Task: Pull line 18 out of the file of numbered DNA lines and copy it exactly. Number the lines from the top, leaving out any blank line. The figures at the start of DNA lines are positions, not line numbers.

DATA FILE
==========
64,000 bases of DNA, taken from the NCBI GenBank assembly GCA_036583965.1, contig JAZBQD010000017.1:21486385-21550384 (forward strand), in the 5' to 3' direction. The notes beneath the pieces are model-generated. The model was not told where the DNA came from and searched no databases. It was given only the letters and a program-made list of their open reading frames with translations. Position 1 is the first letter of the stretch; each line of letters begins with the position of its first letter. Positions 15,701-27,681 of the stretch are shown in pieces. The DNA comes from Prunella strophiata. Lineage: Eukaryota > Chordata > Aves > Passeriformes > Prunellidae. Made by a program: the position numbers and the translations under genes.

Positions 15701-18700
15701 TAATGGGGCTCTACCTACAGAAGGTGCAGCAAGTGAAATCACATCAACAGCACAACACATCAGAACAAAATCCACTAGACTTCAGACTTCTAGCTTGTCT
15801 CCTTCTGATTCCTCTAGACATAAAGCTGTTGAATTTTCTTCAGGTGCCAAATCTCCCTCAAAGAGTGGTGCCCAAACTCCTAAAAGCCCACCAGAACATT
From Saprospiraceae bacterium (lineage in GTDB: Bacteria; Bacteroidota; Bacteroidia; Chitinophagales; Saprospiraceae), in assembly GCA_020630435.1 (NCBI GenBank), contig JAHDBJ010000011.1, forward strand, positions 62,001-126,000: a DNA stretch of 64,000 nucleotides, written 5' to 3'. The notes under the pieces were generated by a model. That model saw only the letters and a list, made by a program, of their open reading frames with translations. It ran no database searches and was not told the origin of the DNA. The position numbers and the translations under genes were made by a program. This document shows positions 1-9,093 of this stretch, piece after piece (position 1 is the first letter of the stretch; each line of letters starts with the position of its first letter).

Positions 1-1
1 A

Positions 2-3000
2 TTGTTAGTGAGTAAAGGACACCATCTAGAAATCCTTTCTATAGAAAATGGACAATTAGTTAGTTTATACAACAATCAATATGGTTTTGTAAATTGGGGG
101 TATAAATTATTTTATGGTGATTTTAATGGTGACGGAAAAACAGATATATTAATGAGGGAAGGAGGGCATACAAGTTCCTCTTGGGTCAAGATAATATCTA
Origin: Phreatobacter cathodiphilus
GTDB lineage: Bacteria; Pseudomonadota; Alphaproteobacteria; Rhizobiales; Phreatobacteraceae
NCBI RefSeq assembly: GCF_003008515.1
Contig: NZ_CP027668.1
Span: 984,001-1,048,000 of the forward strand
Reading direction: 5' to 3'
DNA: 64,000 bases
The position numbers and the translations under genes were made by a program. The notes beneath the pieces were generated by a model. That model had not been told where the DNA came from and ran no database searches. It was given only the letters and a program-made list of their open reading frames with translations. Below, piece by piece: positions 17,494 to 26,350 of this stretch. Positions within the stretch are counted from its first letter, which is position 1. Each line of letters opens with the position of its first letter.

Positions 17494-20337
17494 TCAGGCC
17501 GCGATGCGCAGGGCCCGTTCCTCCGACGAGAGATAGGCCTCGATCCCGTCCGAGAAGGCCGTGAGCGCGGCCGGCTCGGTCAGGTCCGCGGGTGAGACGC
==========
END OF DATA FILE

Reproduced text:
The position numbers and the translations under genes were made by a program. The notes beneath the pieces were generated by a model. That model had not been told where the DNA came from and ran no database searches. It was given only the letters and a program-made list of their open reading frames with translations. Below, piece by piece: positions 17,494 to 26,350 of this stretch. Positions within the stretch are counted from its first letter, which is position 1. Each line of letters opens with the position of its first letter.